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The Warrior’s Way (R)


12/09/10
By Amy Diaz adiaz@hippopress.com



A sword-fighting assassin brings a baby to the Old West in The Warrior’s Way, an odd little cowboy-kung-fu fusion movie to cleanse the palate between holiday blockbusters.

Yang (Dong-gun Jang) is the greatest swordsman who ever lived, capable of cutting down his enemies in seconds. He is an assassin for the Sad Flute clan and is sworn to kill every member of a warring clan. He does — almost. He finds a baby he eventually calls April (Analin Rudd), the last living member of the clan of his sworn enemies. But he can not kill her. Instead, he hops a boat and takes her across the Pacific to the dusty American desert town of Lode, where he hopes to find an old friend, and keep her hidden from the Sad Flutes who would likely want to kill them both. The man has long since died but a young woman he tried to teach sword fighting to is still there — Lynne (Kate Bosworth). She convinces Yang to take over his friend’s laundry, and Yang and April soon become beloved members of this grumpy but close-knit community, which happens to contain a fair amount of former circus folk, including unofficial mayor-type Eight-Ball (Tony Cox), and a drunk with a mysterious past (Geoffrey Rush). They are hoping to start up their circus and bring tourists to the dusty town. But first they have to figure out how to keep the villainous outlaw known as the Colonel (Danny Huston) and his men away.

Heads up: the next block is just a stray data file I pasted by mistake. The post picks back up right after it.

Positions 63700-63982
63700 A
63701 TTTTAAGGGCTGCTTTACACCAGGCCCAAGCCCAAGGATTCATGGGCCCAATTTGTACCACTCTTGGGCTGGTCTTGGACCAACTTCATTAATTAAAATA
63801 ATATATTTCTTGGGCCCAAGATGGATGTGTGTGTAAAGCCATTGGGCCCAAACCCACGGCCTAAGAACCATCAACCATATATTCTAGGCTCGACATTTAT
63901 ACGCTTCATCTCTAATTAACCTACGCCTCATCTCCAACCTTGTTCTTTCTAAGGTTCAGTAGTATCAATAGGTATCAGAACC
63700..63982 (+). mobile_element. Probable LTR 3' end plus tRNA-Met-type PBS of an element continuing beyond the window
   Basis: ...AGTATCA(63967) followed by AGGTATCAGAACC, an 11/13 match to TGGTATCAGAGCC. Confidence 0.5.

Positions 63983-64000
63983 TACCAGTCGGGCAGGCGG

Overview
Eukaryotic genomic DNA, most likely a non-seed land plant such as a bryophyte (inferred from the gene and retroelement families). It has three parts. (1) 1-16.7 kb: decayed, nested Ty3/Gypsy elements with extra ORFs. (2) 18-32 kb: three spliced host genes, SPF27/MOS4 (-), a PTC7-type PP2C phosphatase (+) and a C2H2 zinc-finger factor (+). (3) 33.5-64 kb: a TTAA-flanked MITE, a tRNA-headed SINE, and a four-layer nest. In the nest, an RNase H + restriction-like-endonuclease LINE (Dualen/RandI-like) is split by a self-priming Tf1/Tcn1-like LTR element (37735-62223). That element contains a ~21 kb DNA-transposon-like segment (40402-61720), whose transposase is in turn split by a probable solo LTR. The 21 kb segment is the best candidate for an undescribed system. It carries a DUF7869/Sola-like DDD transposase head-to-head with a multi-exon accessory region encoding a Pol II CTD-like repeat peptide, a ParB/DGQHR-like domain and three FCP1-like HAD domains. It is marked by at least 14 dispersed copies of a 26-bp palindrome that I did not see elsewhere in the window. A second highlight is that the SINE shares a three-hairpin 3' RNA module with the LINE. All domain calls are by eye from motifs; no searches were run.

Put a B-movie Western, an Asian swordfighting movie like Hero or House of Flying Daggers and the TV show Carnivale in a cocktail shaker and the tart little gimlet you’ll have is The Warrior’s Way. It is refreshingly weird, comic booky but with impressive visuals, action-filled but with a wry sense of humor. From the performances to the story itself, there is a loose feeling about this movie. This doesn’t feel like some tightly edited, obsessively perfected outing. And yet it’s not careless. There is some intention about the way the movie puts dusty, circus-attired people in a yellow and orange town or uses assassins dressed in black against a snowy landscape or a red sky. From its title to its opening slow-mo fight, The Warrior’s Way appears to be nothing special but it is thoroughly enjoyable in a way plenty of bigger movies haven’t been lately. B

Rated R for strong bloody violence. Written and directed by Sngmoo Lee, The Warrior’s Way is an hour and 40 minutes long and distributed by Relatively Media. 
 






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